The biggest challenge I have faced and continue to face are people with no vision. Some people just cannot see the future. They belong to the herd mentality. “You do. We will follow” is their mentality and motto. So it is very important that you surround yourself with positive people, people who can see the bigger picture and support you to reach your goal. People with a ‘Can Do!’ attitude. Because an idea is nothing if it’s not executed well.

 

TFT – Tell us about BBC GoodFood India & FoodFood TV Awards 2019?

AMThe first FoodFood Awards were held in Mumbai in 2017. Since then it has just grown. Today it boasts about having the best jury in the industry. Some of the most respected names in the business are now behind the awards giving it more credibility.

When we wanted to re-launch BBC GoodFood India in 2018, we were quite apprehensive. But it has been a successful re-launch story of recent times. It’s back with a bang and going strong for 2 years now. Still there is so much to do with both the properties. A long way to go!

 

TFT – What can you tell us about the Food and Hospitality and MICE Industry in India?

AM After the Dotcom boom it’s the Food that has hit us. Suddenly everyone is a foodie, a chef, home chef. There are more restaurants being opened and new Apps being launched. More food events are being organised, new TV shows coming up. I think this is the best times the food industry has ever seen. There is so much awareness and it’s global. The F&B and the MICE industry in India has a huge potential and there is so much more to be done.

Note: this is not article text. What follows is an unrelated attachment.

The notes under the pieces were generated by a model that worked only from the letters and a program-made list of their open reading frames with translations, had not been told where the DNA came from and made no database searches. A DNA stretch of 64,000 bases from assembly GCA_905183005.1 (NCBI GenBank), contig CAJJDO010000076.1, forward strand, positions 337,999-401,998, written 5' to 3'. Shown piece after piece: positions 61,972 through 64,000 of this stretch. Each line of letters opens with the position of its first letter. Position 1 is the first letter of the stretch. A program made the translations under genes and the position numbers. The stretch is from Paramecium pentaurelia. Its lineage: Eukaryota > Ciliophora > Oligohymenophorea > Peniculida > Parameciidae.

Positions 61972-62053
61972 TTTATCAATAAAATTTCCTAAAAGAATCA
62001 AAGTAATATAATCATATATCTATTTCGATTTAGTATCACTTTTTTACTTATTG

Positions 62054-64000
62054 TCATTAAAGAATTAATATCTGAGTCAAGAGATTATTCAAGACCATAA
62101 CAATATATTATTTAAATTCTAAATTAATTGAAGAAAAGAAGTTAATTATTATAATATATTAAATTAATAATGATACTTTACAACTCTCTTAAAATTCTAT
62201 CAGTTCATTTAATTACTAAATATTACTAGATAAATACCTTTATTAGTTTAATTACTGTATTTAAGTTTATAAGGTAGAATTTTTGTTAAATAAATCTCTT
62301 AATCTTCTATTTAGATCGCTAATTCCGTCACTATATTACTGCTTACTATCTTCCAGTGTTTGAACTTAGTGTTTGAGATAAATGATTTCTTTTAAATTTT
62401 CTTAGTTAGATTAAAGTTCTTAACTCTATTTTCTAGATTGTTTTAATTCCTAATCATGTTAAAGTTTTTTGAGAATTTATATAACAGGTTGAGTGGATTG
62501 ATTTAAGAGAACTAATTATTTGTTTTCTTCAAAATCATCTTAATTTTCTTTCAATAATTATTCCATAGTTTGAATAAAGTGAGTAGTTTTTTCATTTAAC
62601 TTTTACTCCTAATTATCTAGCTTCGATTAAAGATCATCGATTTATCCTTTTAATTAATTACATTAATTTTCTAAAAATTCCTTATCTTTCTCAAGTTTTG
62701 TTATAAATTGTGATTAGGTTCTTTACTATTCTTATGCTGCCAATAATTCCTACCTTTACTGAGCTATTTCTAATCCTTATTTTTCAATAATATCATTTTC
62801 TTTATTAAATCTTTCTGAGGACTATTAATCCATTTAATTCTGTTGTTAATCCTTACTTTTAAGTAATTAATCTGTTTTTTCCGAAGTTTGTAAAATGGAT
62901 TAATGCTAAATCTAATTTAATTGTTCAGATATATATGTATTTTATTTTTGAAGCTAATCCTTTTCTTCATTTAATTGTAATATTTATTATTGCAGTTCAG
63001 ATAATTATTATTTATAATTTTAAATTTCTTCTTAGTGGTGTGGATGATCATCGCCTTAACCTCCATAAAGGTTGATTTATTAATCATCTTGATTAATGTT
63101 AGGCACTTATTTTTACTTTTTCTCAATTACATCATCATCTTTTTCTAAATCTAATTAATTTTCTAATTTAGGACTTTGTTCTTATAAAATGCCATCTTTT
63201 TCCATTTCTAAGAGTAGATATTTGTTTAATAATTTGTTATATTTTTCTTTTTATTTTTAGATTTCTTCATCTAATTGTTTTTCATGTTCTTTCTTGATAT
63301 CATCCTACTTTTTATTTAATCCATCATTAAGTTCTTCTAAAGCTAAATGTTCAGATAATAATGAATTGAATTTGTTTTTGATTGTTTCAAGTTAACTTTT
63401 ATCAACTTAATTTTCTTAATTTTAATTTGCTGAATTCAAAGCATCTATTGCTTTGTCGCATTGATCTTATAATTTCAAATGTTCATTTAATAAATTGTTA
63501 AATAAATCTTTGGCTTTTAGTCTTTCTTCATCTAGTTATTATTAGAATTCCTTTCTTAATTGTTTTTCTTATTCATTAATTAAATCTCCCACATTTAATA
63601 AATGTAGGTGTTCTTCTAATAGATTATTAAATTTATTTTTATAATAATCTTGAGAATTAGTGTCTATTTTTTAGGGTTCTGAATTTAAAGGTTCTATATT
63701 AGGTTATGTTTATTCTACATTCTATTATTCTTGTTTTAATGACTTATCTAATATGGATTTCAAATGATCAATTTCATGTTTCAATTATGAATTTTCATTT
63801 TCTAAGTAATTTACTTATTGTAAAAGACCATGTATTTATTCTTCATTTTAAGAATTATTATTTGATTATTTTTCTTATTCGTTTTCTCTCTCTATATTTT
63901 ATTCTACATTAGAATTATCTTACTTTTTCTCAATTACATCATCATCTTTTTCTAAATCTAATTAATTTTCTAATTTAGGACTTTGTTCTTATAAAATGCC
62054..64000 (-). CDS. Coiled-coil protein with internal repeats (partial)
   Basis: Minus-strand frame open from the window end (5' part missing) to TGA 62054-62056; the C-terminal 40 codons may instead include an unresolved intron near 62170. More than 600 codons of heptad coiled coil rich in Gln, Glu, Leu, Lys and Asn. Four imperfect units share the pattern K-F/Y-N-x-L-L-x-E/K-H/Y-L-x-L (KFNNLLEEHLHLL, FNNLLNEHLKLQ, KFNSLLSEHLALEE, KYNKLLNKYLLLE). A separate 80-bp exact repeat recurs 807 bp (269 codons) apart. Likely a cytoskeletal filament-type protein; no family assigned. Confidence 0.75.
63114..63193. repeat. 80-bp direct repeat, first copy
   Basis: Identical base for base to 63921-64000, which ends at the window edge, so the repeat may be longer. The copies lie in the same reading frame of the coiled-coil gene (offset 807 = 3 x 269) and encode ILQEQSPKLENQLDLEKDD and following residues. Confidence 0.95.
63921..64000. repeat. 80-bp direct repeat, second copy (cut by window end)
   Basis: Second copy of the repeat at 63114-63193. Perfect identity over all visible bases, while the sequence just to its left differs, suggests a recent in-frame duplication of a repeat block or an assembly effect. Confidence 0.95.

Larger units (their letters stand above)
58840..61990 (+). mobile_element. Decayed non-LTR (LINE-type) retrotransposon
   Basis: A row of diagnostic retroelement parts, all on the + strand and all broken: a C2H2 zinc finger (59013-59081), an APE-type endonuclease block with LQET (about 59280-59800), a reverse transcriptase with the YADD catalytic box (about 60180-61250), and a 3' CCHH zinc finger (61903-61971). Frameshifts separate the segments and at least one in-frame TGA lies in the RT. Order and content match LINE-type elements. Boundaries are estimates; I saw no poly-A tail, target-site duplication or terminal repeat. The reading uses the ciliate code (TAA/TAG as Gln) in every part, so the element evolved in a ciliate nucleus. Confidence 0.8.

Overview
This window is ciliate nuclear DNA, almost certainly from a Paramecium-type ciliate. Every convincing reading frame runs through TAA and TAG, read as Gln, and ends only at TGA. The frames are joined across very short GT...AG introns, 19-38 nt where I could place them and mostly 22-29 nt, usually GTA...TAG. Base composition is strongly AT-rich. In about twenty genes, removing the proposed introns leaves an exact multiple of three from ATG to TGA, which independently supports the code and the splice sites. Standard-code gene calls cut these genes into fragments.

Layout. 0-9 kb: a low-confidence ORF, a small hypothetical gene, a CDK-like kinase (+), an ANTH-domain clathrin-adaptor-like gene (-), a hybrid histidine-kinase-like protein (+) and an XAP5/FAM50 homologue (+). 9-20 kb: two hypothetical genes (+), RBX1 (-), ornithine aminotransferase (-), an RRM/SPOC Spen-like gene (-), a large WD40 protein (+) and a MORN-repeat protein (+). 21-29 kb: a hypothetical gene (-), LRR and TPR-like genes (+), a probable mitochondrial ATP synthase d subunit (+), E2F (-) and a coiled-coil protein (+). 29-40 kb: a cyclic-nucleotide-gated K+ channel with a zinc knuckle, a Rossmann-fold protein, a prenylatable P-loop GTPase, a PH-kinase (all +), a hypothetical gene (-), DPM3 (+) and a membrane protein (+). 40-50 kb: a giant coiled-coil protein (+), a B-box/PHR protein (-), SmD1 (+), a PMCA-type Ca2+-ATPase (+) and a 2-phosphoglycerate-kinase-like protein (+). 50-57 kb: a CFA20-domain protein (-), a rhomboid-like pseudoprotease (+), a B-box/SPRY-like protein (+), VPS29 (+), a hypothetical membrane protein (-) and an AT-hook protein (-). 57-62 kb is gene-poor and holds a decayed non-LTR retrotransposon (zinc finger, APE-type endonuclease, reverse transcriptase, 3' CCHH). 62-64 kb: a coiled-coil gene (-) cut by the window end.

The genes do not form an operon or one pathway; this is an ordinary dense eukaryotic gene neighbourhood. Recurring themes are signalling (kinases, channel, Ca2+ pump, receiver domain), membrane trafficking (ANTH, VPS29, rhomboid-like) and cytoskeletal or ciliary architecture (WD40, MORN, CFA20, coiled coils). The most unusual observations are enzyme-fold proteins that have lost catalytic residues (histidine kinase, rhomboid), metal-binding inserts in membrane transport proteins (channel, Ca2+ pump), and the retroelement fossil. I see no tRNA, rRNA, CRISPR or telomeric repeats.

TFT – The FoodFood Awards concluded recently in Delhi and Bengaluru and its scheduled next for Mumbai. How different is the event from the previous ones? What is the expected amount of footfall? Is it only for professionals from the FNB Industry?

AM The awards are just growing with new names and faces giving it more credibility each year. The awards are strictly by invites only and the footfall depends on the venue as we have new venues for each award but the footfall always exceeds the number expected. Every event we try and give a different experience, whether it is a new chocolate launch or a tasting experience, we want people to remember the experience.